MARANA ó Northwest Fire District paramedics were called to the Costco located at 3901 W. Costco Drive, near Orange Grove and Thornydale, on Tuesday after a 44 year-old male construction worker collapsed with possible heat related illness.
Upon arrival, crews found the 44 year-old victim in cardiac arrest with bystander CPR in progress. Crews worked to revive the victimís heartbeat but were unsuccessful after 20 minutes of advanced life support measures.
Co-workers told responders that the victim had been working on a barrier protection system for a new propane tank that was being installed near the tire shop at the Costco. The victim had experienced symptoms of heat related illness prior to his collapse.
Temperatures were 106 degrees throughout the afternoon
Marana Police Department was at the scene and is conducting an investigation into the fatality. The victim was not employed by the Costco, but a contractor that was doing work at the location.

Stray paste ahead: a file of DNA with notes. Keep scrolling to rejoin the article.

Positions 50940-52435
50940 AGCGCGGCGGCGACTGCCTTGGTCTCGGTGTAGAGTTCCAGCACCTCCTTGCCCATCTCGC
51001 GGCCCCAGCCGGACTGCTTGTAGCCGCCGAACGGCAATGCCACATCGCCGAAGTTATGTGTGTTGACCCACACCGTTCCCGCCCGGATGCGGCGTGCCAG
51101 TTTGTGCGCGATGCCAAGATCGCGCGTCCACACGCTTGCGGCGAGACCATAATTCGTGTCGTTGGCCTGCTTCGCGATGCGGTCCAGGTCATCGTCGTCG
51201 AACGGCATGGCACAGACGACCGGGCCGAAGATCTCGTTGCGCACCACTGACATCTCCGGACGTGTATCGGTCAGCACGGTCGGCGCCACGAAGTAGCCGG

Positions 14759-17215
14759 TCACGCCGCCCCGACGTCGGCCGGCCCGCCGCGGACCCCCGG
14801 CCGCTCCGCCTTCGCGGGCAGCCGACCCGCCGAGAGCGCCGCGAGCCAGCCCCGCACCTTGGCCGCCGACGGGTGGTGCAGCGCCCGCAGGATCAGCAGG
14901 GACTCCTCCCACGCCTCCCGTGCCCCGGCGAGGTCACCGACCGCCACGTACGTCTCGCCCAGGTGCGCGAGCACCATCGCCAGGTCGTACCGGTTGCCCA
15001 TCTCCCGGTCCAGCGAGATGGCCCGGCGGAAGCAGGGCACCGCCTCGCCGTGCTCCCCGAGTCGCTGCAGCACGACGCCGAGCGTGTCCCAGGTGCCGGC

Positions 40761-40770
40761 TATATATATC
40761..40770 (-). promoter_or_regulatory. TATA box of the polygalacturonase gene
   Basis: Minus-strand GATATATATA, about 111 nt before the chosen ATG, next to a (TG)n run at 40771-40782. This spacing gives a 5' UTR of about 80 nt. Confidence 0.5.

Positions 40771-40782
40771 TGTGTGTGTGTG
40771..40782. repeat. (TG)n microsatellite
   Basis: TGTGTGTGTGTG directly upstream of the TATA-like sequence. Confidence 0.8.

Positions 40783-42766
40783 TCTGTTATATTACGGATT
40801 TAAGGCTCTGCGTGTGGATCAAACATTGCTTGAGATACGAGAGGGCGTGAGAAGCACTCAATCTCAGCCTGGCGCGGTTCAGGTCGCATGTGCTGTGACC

Northwest Fire reminds everyone that the high temps over the next several days can be deadly. Northwest Fire urges everyone to limit outside activities, suspend activities that are taxing to the body during the high temperatures and drink increased amounts of water. If anyone feels heat related symptoms, they are urged to seek relief inside a cooled environment and contact 9-1-1 as needed.
Early symptoms include: weakness, thirst, excessive sweating, dizziness, near fainting or fainting symptoms, vision issues, headache, muscle cramping, and fatigue.
Later symptoms include loss of consciousness, fainting, altered mental status (confusion) labored breathing.
Northwest Fire/rescue district provides professional fire protection, emergency medical services and related public education to 110,000 residents and 3,300 commercial occupancies in a 140 square mile area. Ten fire stations are staffed 365 days a year by 192 firefighters, who are also paramedics or emergency medical technicians and can respond to emergencies within minutes. Northwest fireís technical rescue team responds to calls to swift water, confined space and rugged terrain rescues. The nationally accredited not for-profit was formed in 1983 by residents of metropolitan Tucson northwest neighborhoods and is governed by a 5-member board and is funded through secondary property taxes based upon assessed property values. Learn more at: Northwestfire.org
For the complete article see the 07-01-2012 issue.
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